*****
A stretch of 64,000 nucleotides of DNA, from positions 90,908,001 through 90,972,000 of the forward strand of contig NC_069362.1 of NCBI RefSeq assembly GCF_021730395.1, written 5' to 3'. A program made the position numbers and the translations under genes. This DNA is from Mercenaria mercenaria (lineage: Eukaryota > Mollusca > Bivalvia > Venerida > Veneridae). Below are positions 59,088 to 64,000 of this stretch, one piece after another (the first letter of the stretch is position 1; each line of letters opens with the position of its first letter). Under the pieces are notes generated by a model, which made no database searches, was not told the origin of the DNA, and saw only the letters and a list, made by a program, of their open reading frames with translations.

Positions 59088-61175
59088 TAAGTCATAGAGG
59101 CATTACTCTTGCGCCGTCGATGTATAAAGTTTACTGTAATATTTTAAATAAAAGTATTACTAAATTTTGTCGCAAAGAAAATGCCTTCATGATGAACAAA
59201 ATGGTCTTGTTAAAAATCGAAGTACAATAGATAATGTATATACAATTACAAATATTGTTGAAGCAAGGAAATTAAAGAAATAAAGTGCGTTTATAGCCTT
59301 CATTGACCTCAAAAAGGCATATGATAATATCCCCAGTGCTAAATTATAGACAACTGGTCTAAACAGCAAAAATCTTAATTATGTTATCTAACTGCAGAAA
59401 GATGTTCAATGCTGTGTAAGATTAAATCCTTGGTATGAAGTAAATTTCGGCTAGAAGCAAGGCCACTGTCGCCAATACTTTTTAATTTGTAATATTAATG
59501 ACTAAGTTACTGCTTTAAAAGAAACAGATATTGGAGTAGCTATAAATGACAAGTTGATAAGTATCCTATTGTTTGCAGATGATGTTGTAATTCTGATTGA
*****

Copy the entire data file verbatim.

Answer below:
A stretch of 64,000 nucleotides of DNA, from positions 90,908,001 through 90,972,000 of the forward strand of contig NC_069362.1 of NCBI RefSeq assembly GCF_021730395.1, written 5' to 3'. A program made the position numbers and the translations under genes. This DNA is from Mercenaria mercenaria (lineage: Eukaryota > Mollusca > Bivalvia > Venerida > Veneridae). Below are positions 59,088 to 64,000 of this stretch, one piece after another (the first letter of the stretch is position 1; each line of letters opens with the position of its first letter). Under the pieces are notes generated by a model, which made no database searches, was not told the origin of the DNA, and saw only the letters and a list, made by a program, of their open reading frames with translations.

Positions 59088-61175
59088 TAAGTCATAGAGG
59101 CATTACTCTTGCGCCGTCGATGTATAAAGTTTACTGTAATATTTTAAATAAAAGTATTACTAAATTTTGTCGCAAAGAAAATGCCTTCATGATGAACAAA
59201 ATGGTCTTGTTAAAAATCGAAGTACAATAGATAATGTATATACAATTACAAATATTGTTGAAGCAAGGAAATTAAAGAAATAAAGTGCGTTTATAGCCTT
59301 CATTGACCTCAAAAAGGCATATGATAATATCCCCAGTGCTAAATTATAGACAACTGGTCTAAACAGCAAAAATCTTAATTATGTTATCTAACTGCAGAAA
59401 GATGTTCAATGCTGTGTAAGATTAAATCCTTGGTATGAAGTAAATTTCGGCTAGAAGCAAGGCCACTGTCGCCAATACTTTTTAATTTGTAATATTAATG
59501 ACTAAGTTACTGCTTTAAAAGAAACAGATATTGGAGTAGCTATAAATGACAAGTTGATAAGTATCCTATTGTTTGCAGATGATGTTGTAATTCTGATTGA